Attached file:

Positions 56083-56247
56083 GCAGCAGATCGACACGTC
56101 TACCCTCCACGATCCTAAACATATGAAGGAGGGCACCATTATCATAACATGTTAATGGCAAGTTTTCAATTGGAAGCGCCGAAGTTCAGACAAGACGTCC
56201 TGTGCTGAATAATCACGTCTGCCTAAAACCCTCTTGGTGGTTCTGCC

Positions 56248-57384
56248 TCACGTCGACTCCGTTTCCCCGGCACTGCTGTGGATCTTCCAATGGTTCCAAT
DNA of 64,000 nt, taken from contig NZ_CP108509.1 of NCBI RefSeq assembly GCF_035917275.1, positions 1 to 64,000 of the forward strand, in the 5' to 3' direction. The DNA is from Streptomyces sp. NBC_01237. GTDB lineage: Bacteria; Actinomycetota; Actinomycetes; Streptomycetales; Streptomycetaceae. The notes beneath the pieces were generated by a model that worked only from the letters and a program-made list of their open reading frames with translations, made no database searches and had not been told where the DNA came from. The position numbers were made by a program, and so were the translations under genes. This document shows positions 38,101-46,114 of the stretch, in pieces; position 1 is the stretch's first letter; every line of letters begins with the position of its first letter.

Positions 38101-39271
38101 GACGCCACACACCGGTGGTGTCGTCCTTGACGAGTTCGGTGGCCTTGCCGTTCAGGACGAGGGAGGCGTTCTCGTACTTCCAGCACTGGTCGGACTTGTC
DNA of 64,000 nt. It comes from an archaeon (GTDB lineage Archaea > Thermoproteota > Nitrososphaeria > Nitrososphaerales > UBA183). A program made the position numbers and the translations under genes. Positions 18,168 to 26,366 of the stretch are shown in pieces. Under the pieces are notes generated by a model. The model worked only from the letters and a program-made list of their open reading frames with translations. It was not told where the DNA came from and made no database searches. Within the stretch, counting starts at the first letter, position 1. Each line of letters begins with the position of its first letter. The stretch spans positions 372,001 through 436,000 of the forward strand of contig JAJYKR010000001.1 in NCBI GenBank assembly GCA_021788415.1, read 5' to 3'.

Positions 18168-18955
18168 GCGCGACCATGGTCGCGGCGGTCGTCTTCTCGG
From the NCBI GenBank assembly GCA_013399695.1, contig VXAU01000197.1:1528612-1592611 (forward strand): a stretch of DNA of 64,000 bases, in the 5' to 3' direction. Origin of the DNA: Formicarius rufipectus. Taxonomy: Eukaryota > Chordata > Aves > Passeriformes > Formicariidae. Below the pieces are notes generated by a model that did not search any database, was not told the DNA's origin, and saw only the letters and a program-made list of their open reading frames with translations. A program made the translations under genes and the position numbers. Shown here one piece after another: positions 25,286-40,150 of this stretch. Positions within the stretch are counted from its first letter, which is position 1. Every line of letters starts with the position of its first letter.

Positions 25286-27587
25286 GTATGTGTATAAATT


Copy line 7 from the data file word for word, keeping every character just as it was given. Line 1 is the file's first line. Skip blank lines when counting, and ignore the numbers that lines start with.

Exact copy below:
DNA of 64,000 nt, taken from contig NZ_CP108509.1 of NCBI RefSeq assembly GCF_035917275.1, positions 1 to 64,000 of the forward strand, in the 5' to 3' direction. The DNA is from Streptomyces sp. NBC_01237. GTDB lineage: Bacteria; Actinomycetota; Actinomycetes; Streptomycetales; Streptomycetaceae. The notes beneath the pieces were generated by a model that worked only from the letters and a program-made list of their open reading frames with translations, made no database searches and had not been told where the DNA came from. The position numbers were made by a program, and so were the translations under genes. This document shows positions 38,101-46,114 of the stretch, in pieces; position 1 is the stretch's first letter; every line of letters begins with the position of its first letter.